In the picture, 2/Lt. Donald H. Martin’s B-25J passes over Shiokaze, which remarkably remained nearly unscathed in the attack. Ume, seen in the background,was not so lucky. A direct hit from 1/Lt. James P. Wilhem, another 822nd pilot, penetrated to the engine room of the Ume, devastating the ship. The Kaede (not seen here) also received major damage. The two seaworthy destroyers were forced to turn back for Formosa for repairs, dooming the rescue attempt. Although the 405th Squadron lost one of its crews in the battle, the mission was a great success as it had prevented the rescue of critically important Japanese aviation personnel, preventing their further threat to Allied air operations in that theater.
About two weeks after leaving the late winter weather behind in Boston, the Queen Mary stopped in the tropical city of Rio De Janeiro on March 6, 1942. While the men weren’t allowed to leave the ship, they were quite content to take in the view of the city surrounded by lush, green mountains and the famous statue of Christ the Redeemer. “…A symbol of peace in a world torn by war,” remarked PFC. Ducharme.
The ship’s appearance in the harbor didn’t go unnoticed by the Axis. Messages from Nazi radio installations and an Italian spy ring were sent off containing information about the Queen Mary‘s course, position and time of sailing. After supplies were loaded and the ship was refueled, the Queen Mary set sail on March 8th, heading for Cape Town, South Africa. Josef Jacob Johannes Starzicny was arrested by Sao Paulo police on the 10th for sending the message to the Nazis. Eventually, an Axis spy ring was also disrupted by the Brazilian police and American Special Intelligence Service agents.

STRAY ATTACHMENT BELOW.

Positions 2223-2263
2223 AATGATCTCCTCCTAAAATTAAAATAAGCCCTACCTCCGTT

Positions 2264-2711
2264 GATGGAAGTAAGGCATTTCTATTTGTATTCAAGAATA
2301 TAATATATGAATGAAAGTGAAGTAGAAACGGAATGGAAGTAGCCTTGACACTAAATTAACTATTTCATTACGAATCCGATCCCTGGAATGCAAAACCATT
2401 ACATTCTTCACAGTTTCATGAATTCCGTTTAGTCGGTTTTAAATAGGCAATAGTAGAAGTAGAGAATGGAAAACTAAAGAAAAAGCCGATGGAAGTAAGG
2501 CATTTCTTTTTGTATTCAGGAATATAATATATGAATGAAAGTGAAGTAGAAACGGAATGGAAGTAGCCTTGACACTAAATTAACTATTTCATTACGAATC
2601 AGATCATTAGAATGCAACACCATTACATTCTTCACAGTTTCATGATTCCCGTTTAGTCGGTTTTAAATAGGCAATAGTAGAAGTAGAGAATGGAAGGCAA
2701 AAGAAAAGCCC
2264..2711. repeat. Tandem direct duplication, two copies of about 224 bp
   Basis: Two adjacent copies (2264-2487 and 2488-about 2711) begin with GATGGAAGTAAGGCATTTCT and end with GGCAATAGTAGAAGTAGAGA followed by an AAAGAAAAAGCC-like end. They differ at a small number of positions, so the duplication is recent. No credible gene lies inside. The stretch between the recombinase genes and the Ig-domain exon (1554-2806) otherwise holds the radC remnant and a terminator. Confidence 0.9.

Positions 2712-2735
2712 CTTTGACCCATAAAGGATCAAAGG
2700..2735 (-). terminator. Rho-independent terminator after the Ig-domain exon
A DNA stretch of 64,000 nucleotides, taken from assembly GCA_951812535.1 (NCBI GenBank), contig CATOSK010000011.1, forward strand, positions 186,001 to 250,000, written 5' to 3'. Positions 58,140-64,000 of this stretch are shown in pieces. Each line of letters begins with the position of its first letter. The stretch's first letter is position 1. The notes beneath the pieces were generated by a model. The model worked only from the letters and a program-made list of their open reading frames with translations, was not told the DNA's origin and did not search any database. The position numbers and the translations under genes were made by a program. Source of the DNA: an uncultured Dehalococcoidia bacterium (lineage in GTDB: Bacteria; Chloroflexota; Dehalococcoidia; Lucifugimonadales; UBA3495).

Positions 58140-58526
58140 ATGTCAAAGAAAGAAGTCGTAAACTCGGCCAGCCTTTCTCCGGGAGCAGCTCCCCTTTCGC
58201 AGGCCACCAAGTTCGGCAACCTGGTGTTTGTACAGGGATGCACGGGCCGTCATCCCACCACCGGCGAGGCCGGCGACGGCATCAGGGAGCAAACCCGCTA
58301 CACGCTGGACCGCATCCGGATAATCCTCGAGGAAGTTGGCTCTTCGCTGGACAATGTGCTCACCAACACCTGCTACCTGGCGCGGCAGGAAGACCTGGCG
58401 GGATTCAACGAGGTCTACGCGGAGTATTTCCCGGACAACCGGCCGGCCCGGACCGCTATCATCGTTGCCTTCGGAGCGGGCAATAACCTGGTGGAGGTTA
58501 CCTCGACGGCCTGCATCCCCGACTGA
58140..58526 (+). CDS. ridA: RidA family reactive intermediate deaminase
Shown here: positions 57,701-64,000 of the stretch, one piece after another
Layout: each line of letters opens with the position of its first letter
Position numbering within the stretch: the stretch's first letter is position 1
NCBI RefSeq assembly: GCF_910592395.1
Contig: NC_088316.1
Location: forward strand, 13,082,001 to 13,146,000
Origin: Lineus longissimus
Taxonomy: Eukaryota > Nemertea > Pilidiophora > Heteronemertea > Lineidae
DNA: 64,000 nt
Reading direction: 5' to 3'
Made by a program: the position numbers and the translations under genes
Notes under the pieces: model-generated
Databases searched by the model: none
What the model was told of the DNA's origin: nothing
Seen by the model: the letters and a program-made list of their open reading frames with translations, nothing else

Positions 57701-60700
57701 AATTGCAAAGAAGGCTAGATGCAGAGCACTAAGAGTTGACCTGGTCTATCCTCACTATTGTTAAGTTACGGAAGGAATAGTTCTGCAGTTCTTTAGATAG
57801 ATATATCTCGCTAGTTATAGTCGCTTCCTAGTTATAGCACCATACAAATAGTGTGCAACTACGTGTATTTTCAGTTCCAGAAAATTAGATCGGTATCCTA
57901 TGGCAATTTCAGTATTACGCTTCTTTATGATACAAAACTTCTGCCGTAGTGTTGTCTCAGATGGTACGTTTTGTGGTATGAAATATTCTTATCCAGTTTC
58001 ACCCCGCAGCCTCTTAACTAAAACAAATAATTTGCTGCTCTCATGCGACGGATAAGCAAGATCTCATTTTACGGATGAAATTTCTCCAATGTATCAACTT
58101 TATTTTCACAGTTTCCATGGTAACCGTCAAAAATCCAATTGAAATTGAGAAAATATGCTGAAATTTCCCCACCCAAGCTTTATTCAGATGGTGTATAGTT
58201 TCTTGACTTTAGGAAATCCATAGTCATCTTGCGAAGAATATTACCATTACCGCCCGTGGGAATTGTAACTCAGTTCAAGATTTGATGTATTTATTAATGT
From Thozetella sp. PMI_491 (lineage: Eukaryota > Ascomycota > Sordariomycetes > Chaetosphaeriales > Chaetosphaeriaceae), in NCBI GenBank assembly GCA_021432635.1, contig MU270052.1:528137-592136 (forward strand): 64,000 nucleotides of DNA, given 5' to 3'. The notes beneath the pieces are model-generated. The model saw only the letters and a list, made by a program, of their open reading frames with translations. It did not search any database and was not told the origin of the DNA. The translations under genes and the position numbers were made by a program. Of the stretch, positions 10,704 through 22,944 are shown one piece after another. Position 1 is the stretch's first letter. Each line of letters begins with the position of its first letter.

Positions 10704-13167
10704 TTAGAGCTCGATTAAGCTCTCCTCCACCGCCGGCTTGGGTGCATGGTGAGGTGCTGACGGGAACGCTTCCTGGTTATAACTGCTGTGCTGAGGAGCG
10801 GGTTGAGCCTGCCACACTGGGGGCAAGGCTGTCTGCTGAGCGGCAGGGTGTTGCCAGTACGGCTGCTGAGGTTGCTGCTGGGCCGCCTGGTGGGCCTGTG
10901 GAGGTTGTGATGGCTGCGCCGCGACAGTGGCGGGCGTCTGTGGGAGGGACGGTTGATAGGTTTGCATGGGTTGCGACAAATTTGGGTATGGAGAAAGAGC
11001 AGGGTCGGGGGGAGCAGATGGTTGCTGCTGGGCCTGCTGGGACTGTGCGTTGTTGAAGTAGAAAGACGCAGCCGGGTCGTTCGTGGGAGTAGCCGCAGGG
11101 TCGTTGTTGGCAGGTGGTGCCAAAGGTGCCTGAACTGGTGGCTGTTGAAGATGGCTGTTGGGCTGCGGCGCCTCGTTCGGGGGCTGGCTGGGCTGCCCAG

The occupants aboard the ship experienced nothing more than rough seas on this leg of the journey. A portion of the men had their first bout with seasickness as they sailed through waves that sometimes topped 30 feet. Six days after leaving Rio, the Queen Mary steamed into Cape Town’s harbor. The city’s backdrop of black cliffs were a stark contrast from the green mountains that the men had seen at their last stop. Men were told that there wouldn’t be any shore leave this time either, leaving them feeling more restless and anxious than before. Once again, the ship was restocked and on its way by March 15th. Soon, the troops were told they would stop in Fremantle, Australia, then disembark in Sydney.